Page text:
Unusual Novel Settings with Jean Henry Mead
A novel setting is important because it not only adds color to the plot; it serves as a secondary character. People against nature themes have created countless adventures, from ”Into the Wild” to “The Old Man and the Sea.” Stranding someone in the middle of the Sahara Desert is far more challenging than having a car stolen from a city street, so novel settings should be given considerable thought.
My amateur sleuths travel in a motorhome about the West and settings change with each book. Although Dana Logan and Sarah Cafferty began solving murders in their California retirement village, Dana inherited her sister’s mansion in Wyoming, a dramatic change of scenery. Both 60-year-old widows are feisty and determined to get to the bottom of each murder they encounter. They usually accept help from Dana’s journalist daughter and Sheriff Walter Grayson, who’s in love with Dana and pursues her throughout the Logan & Cafferty mystery/suspense series, no matter in which setting he finds her.
In my fourth and most recent novel, Gray Wolf Mountain, the setting is Wyoming’s Laramie Mountains, an area I know well because I live there on a small ranch with my husband and Australian Shepherd. I’ve also set a children’s mystery, Ghost of Crimson Dawn, on our ranch for the Hamilton Kids’ series. The possibilities are endless in the mountains and have provided me with the backdrop for a mystery which includes the unwarranted killings of wolves by trigger-happy hunters. I researched the problem here in Wyoming, and was shocked to learn that the situation exists in other states as well as Canada. Wolves are shot en masse from helicopters in the Yukon to increase the Caribou herds to 100,000, solely for the benefit of big game hunters. The Yukon is an unusual setting that few writers have ventured to write about.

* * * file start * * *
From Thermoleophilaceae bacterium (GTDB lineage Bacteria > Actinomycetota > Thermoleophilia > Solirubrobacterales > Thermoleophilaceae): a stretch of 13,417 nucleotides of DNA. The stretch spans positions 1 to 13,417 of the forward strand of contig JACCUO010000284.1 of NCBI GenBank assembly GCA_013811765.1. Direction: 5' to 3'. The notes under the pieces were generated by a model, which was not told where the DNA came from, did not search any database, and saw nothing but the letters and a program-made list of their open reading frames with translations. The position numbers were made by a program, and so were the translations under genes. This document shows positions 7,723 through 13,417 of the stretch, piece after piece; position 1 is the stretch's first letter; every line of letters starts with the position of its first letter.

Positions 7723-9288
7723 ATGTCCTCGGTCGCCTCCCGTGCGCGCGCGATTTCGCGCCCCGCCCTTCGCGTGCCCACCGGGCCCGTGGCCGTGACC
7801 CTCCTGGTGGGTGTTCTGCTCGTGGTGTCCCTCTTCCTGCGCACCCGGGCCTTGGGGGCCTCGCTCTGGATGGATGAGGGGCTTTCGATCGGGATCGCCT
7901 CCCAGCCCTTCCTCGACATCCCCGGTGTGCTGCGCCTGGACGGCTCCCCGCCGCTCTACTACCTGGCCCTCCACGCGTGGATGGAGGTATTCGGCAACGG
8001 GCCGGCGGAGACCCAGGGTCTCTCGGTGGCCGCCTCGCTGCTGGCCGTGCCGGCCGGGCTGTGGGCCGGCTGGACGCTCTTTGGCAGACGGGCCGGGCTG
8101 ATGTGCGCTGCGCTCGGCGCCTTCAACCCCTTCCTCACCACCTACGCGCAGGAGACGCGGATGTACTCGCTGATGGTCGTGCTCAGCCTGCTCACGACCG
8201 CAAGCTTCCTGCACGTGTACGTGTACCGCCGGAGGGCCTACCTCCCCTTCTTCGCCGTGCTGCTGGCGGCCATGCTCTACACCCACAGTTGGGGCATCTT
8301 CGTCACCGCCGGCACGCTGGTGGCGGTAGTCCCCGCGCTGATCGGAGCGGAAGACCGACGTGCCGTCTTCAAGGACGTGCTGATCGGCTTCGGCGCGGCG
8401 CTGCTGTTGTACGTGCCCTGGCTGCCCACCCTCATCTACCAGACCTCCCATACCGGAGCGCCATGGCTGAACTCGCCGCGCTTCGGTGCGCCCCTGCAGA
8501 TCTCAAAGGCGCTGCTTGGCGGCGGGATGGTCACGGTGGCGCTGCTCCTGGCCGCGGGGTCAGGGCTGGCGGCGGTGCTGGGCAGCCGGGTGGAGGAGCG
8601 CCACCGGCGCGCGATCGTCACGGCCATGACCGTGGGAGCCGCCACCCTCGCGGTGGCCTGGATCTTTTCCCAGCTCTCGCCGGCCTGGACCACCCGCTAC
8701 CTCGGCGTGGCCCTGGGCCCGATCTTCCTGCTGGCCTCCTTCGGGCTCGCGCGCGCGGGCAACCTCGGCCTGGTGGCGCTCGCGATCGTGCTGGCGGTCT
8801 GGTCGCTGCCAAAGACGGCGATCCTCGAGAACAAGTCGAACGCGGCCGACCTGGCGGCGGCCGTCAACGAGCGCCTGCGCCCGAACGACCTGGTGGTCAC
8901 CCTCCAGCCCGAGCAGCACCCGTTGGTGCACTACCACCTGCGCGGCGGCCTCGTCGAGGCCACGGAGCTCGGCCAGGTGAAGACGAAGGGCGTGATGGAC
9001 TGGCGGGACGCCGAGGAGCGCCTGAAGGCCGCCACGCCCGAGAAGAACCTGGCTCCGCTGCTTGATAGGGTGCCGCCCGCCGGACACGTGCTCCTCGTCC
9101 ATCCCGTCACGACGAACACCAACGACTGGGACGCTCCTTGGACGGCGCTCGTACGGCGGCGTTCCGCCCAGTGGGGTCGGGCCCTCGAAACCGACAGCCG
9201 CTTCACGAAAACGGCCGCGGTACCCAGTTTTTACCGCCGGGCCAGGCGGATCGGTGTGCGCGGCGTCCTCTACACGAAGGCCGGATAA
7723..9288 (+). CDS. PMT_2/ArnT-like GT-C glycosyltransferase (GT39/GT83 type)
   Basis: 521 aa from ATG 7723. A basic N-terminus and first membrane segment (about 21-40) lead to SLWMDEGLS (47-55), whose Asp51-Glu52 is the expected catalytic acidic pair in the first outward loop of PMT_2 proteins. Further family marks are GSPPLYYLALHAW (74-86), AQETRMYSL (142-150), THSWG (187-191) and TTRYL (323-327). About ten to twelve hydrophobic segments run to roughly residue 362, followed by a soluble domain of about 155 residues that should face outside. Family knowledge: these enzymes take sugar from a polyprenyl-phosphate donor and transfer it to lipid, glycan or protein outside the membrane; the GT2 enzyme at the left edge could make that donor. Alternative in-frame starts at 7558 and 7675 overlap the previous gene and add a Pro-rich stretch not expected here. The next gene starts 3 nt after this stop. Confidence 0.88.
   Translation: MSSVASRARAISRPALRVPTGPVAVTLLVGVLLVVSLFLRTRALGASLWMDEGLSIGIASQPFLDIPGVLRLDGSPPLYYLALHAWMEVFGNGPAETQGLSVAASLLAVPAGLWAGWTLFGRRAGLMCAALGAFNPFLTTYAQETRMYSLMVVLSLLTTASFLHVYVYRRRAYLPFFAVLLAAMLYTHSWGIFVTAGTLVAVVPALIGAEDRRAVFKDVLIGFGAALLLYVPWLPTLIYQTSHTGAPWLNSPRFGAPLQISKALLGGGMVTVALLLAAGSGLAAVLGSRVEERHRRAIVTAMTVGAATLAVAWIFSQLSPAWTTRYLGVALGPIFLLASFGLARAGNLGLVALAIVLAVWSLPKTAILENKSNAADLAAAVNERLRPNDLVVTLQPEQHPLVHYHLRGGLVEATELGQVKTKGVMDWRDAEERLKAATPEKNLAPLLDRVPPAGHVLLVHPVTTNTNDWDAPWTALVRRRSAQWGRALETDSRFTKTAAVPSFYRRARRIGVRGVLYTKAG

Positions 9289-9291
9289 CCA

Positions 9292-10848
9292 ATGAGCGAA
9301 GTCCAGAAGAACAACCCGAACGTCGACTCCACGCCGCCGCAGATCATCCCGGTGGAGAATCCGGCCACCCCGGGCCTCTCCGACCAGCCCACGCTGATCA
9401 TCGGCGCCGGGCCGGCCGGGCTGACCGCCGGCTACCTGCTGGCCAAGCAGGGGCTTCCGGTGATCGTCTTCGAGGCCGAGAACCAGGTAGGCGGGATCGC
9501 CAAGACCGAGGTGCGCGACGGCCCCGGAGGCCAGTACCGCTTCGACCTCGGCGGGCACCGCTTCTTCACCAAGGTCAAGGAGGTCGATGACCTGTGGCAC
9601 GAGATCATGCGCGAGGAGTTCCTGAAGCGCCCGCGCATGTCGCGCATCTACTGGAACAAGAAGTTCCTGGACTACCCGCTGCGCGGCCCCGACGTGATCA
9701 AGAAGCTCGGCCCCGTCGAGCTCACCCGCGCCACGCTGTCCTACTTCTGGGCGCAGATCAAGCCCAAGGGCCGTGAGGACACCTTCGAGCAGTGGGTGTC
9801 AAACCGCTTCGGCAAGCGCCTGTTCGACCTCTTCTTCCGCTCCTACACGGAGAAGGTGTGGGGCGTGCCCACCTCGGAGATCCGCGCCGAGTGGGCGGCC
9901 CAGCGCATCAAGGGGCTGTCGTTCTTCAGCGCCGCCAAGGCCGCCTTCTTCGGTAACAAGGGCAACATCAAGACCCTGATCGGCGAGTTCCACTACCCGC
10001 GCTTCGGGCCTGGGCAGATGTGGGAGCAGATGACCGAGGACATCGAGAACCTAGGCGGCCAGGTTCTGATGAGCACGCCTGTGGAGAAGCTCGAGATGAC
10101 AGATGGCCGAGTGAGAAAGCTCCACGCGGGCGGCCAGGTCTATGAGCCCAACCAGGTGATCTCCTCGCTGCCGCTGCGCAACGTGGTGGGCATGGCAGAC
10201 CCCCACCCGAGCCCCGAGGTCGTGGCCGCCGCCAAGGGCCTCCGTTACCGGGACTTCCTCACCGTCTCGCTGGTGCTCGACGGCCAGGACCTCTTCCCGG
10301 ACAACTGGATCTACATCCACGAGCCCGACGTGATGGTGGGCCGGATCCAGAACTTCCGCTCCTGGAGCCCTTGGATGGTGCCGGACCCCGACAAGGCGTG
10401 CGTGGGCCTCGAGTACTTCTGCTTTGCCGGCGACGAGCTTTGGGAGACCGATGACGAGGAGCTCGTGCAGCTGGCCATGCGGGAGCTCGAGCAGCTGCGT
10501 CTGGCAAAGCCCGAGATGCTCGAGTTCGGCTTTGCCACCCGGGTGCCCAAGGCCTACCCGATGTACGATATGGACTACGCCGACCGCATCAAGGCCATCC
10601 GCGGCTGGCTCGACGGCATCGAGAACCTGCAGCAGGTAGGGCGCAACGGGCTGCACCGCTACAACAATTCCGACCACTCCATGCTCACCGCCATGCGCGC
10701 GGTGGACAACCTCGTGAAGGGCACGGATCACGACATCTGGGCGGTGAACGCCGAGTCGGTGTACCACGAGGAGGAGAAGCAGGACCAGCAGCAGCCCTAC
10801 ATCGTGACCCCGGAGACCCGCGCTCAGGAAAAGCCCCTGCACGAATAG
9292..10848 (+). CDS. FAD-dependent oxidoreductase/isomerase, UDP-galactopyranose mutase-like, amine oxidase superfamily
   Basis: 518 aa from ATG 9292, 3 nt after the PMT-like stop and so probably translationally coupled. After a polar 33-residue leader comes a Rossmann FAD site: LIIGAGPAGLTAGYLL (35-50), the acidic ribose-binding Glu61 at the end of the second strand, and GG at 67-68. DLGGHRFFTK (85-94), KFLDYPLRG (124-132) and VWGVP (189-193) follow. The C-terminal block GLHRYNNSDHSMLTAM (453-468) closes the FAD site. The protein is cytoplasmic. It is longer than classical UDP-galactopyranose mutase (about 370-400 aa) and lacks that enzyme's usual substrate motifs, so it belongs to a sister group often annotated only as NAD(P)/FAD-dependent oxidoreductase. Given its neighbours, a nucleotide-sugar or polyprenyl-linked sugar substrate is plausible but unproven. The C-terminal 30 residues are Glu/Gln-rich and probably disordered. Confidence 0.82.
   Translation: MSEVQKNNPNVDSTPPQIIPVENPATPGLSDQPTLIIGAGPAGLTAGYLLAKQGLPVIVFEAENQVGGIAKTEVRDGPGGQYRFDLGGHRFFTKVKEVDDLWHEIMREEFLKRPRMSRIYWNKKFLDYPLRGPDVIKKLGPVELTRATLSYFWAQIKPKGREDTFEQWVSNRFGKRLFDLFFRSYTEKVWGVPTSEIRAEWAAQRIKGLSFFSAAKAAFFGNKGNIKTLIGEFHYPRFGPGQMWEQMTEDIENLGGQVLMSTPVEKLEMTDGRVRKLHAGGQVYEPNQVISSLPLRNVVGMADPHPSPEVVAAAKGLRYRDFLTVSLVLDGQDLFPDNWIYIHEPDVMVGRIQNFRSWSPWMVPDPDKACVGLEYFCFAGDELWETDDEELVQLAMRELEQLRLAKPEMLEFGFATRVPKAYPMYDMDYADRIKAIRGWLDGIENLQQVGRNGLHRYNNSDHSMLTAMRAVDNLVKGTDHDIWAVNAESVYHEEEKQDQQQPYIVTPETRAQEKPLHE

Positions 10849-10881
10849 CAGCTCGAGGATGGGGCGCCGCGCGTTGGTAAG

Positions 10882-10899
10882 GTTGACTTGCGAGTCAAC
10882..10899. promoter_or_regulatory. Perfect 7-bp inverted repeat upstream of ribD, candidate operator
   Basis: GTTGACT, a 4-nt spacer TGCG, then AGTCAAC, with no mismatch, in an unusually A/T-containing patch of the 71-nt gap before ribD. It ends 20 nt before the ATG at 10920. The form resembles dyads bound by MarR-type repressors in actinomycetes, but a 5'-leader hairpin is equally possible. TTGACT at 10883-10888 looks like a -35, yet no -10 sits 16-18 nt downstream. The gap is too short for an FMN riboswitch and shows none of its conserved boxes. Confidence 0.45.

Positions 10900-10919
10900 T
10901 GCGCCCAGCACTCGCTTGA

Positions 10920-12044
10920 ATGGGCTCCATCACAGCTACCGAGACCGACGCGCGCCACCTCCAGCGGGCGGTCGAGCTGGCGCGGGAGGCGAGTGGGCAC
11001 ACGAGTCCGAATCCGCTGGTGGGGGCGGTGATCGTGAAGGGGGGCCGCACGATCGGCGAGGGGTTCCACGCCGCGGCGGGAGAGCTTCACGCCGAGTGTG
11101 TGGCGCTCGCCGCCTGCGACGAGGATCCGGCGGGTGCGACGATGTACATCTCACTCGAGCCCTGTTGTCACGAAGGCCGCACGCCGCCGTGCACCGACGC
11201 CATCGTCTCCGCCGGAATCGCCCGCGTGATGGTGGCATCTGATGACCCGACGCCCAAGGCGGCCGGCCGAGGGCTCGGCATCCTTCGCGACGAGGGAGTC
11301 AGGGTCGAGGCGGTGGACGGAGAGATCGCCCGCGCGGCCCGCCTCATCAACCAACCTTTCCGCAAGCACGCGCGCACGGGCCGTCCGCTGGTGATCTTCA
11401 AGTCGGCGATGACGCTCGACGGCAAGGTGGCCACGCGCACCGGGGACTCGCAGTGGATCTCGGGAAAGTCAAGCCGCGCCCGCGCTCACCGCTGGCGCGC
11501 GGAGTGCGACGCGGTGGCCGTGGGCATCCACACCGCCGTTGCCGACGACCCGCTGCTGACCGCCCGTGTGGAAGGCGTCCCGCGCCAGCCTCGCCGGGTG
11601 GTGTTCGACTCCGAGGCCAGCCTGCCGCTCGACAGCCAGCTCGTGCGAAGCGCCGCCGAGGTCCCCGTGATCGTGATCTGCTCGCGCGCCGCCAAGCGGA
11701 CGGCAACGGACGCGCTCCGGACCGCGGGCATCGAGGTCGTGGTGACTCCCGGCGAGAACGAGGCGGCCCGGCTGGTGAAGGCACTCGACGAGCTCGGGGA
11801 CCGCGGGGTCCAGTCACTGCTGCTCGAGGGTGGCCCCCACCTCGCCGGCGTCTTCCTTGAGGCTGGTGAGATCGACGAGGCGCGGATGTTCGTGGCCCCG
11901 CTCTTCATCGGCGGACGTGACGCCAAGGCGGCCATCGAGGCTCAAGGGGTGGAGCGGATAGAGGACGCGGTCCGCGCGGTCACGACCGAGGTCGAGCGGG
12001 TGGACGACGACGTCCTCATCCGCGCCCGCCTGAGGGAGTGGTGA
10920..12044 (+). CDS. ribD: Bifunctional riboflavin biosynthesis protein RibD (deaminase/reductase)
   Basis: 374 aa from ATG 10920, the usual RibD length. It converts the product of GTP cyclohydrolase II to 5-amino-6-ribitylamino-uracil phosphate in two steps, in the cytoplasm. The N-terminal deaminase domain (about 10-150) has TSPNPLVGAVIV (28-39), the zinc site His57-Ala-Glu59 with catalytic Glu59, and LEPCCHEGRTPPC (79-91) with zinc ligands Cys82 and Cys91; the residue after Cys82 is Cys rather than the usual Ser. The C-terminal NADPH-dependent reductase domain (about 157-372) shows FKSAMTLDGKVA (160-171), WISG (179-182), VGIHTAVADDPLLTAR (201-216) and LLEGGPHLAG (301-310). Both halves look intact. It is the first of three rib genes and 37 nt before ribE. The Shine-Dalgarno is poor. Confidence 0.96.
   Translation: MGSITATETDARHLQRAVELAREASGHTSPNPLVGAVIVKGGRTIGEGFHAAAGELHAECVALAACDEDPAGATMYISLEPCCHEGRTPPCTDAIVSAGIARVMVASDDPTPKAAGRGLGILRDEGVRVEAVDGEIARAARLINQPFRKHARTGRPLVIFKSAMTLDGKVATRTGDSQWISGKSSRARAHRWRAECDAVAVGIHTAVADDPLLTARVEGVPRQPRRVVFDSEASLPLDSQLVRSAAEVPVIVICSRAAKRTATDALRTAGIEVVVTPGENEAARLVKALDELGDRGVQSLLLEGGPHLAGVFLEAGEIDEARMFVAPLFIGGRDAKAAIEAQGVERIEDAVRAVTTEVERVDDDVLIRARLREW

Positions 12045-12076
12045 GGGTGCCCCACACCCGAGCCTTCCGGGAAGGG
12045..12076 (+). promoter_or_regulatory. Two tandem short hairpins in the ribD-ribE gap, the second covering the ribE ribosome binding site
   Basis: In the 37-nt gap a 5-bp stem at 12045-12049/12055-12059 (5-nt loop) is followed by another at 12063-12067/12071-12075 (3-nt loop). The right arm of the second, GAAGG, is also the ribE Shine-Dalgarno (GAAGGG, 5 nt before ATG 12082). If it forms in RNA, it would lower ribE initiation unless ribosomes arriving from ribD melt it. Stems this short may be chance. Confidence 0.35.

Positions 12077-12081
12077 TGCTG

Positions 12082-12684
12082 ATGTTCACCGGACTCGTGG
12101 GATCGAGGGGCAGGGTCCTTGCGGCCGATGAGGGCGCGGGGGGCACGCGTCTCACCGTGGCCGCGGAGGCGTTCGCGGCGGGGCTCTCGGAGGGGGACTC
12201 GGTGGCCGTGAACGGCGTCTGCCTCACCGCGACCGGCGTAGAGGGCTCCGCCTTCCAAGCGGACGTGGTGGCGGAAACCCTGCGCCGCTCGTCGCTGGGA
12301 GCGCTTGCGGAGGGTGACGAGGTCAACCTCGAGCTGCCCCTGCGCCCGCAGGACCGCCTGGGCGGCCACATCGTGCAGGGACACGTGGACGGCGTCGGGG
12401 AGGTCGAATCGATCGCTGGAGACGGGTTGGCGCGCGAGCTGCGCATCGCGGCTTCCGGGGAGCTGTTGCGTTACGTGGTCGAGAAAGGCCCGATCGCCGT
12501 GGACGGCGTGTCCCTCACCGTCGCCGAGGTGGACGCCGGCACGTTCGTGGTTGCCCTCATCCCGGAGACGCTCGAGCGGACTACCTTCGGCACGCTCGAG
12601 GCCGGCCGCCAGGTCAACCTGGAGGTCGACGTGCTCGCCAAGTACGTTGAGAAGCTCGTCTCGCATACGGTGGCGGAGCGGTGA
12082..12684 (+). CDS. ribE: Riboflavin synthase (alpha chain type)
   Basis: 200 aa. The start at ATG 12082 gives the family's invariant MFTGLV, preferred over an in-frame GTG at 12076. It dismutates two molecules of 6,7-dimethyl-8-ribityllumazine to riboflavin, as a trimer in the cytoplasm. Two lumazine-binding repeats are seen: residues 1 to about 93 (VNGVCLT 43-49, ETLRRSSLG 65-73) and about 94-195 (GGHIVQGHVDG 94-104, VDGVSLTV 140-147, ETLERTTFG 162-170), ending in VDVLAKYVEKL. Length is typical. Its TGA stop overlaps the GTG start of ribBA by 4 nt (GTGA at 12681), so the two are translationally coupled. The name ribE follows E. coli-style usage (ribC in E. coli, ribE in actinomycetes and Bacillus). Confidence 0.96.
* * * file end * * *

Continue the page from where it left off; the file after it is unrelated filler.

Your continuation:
I don’t go into graphic detail about the killings in the book, and because I live in sheep and cattle country, I briefly wondered why we should care about the wolves’ demise. Further research informed me that by killing keystone predators—wolves and grizzly bears—big game animals increase in number and subsequently consume most of the vegetation that smaller animals and birds need to survive. In other words, massive wolf and bear kills unbalance nature. So wilderness settings affect every living creature on the planet.
My themes usually encompass social problems and I incorporate humor and light romance to prevent the storyline from becoming dreary. By setting each plot in an unusual area, it hopefully enhances reader awareness and interest by educating as well as entertaining them.
Gray Wolf Mountain is available in print and on Kindle.
I'll be giving away a copy of my recent release, Gray Wolf Mountain, fourth novel in the Logan & Cafferty series, to a visitor who leaves a comment during the blog tour. The winner will be announced at my blog site: http://mysteriouspeople.blogspot.com/ December 11.
Jean Henry Mead is the author of 18 books and is a national award-winning photojournalist, published domestically as well as abroad. Her Logan & Cafferty mystery/suspense series consists of A Village Shattered, Diary of Murder, Murder on the Interstate and Gray Wolf Mountain. Her Hamilton Kids’ mysteries include Mystery of Spider Mountain and Ghost of Crimson Dawn. She also writes western historicals. Escape, a Wyoming Historical Novel, has been her bestselling book to date, and will soon be followed by No Escape, The Sweetwater Tragedy. Her nonfiction books include interviews with celebrities and bestselling authors as well as history books, one of which served as a college textbook.